Open Science contains open access to academic publications, research data, learning tools, software, et cetera. In the case of research data, we speak about open data. Open data offers many benefits to scholarship. It increases the visibility of research results, it is citable thanks to digital object identifiers (DOIs) and it encourages the reuse of your data for new research questions and for verification purposes.
Increasingly research funder policy requires institutions to place and manage research data in the public domain. Since 1 October 2016 NWO developed policy in the area of data management. NWO wants research data that result from publicly funded research to be found, accessible, interoperable and reusable (FAIR) available to other researchers. This takes into account aspects such as privacy, public safety, ethical restrictions, property rights and commercial interests.
The universities, university medical centers and universities of applied sciences also develop policy in the field of data management. An overview of the websites of these organistions can be found on the website of the National Coordination Point Research Data Management.
In 2013 a number of Dutch universities, universities of applies sciences, and research institutes joined the DataverseNL, a partnership that jointly manages and deploys the Dataverse Network open source application for the archiving, citing and sharing of research data in the short and medium term by researchers themselves. The data management is in the hands of the institutions; DANS has been managing DataverseNL since May 2014.
In the Netherlands DANS (Data Archiving and Networked Services) and 4TU.ResearchData provides durable storage and access to researchdata. These results are also made public by NARCIS.
DANS provides sustainable access to research data from the humanities and social sciences through EASY, an online archiving system. Researchers can use EASY to archive their own research data for the long term.
NARCIS (a service of DANS) is the gateway that provides access to hundreds of thousands of scientific datasets from researchers at Dutch universities and research institutes.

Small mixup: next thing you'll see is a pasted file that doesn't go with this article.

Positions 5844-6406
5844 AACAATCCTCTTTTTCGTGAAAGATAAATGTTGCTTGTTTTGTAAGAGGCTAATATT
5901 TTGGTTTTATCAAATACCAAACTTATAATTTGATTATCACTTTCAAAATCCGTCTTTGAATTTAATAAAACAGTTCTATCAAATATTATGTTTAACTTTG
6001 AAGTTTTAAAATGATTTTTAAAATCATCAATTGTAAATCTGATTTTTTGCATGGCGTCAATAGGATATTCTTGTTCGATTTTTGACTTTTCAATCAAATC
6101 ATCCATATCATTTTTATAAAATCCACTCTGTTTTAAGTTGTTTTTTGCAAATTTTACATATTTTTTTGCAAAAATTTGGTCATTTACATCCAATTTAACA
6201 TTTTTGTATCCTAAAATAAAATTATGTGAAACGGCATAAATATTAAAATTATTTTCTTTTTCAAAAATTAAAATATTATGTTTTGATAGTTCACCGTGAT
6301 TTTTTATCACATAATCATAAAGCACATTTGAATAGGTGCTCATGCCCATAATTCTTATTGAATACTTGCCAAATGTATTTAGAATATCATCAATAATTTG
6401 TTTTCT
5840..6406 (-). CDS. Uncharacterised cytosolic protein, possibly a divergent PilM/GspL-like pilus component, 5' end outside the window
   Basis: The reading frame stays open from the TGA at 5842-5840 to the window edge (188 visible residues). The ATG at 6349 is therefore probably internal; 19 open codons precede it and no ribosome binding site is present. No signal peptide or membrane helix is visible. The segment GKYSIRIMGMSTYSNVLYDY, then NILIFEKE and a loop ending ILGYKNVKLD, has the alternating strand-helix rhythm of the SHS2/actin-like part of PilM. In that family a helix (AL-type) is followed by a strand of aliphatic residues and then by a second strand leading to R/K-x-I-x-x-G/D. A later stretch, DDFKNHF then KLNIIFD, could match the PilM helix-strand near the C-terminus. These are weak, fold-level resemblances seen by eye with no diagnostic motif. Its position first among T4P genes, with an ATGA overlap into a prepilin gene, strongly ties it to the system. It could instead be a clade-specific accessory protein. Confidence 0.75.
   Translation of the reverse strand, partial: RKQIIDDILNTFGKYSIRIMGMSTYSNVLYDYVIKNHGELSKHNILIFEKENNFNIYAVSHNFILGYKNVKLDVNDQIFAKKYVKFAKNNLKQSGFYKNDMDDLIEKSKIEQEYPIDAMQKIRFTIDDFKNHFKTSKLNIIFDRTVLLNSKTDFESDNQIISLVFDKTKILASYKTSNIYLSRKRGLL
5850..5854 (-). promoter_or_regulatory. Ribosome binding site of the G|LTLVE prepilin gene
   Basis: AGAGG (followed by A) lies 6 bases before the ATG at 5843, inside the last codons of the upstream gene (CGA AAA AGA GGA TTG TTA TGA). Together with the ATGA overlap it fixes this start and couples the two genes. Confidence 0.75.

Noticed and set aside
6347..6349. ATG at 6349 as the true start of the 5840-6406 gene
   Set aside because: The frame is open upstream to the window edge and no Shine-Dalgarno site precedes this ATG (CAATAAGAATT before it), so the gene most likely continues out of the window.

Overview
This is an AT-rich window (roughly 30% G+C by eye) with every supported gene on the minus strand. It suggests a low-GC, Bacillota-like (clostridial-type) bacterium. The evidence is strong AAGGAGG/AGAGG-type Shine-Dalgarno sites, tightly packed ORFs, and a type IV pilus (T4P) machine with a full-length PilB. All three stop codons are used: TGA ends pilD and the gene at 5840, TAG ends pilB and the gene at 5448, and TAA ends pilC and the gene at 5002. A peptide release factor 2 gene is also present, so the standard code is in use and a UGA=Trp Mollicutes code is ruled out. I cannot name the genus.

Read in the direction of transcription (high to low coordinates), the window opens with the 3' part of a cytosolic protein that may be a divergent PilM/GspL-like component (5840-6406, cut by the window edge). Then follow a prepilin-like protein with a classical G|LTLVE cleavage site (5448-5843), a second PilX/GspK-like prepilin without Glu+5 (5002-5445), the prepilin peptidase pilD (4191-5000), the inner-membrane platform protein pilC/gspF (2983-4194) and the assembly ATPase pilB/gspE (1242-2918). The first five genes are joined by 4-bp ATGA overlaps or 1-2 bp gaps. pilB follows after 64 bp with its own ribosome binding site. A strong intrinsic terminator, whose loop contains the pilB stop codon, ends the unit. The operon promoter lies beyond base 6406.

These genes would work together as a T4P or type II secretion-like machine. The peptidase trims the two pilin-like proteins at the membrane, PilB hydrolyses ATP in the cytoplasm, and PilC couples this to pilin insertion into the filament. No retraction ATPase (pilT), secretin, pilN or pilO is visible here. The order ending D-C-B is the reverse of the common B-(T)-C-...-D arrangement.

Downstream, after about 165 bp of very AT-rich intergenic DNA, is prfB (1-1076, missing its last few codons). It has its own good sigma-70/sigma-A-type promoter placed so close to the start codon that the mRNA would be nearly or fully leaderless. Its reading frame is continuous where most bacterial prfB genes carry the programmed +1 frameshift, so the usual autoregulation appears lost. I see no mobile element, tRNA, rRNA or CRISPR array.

4TU.Centre for Research Data (4TU.ResearchData), a cooperation of TU Delft, TU Eindhoven and University of Twente, guarantees the storage, reuse and continuing accessibility of science and engineering research data.
DANS, 4TU.ResearchData, and SURFsara have joined forces on sustainable data archiving within the Research Data Netherlands (RDNL) partnership. The partnership is also open to other parties.
An overview of data repositories in the world can be found via Registry of Research Data Repositories, re3data.org.
A growing number of journals have a Data Availability Policy (DAP). They publish papers only if the data used in the analysis are clearly and precisely documented and readily available to any researcher for purposes of replication.
Together with Brill publishers DANS publishes the Research Data Journal for the Humanities and the Social Sciences. The RDJ is a peer-reviewed journal, which is designed to comprehensively document and publish deposited datasets and to facilitate their online exploration. RDJ is e-only and open access accessible.
Open Research Data Pilot
Also the Europese Union is in favor of open data. For the Horizon 2020 program applies an Open Research Data Pilot. Researchers funded from this program and whose research falls within nine designated areas, are obliged to publish their data open access. To this end, they must first write a data management plan. Opt-out (not participating in the pilot) is possible, for example for privacy reasons. This should be clearly described in the data management plan. Also, one can voluntarily participate in the open data pilot (opt-in). From 2017 the Open Research Data Pilot applies for all research areas. The Horizon 2020 project OpenAIRE 2020 supports the open access policy of the European Commission. On this website one can find more information about the Open Research Data Pilot.
European Open Science Cloud
The European Union is investing two billion euros in the period 2017-2022 to realize a European Open Science Cloud (EOSC) by linking the fragmented European research infrastructures. Part of this is that researchers will be required to make data from EU-funded research available according to the FAIR principles: the data must be findable, accessible, interoperable and reusable. The EOSC offers researchers and innovators an open platform for sharing and combining research data, also across geographical and disciplinary boundaries. EOSC is again part of the overarching European Cloud Initiative, which ultimately also has to connect business, industry and public facilities via the cloud. In 2017 the EOSC project started with a two-year EOSCpilot. Starting in January 2018 two new EOSC projects were launched in January 2018: EOSC-hub and OpenAIRE Advance.
Dutch National website providing information for academics about the advantages of open access to publicly financed research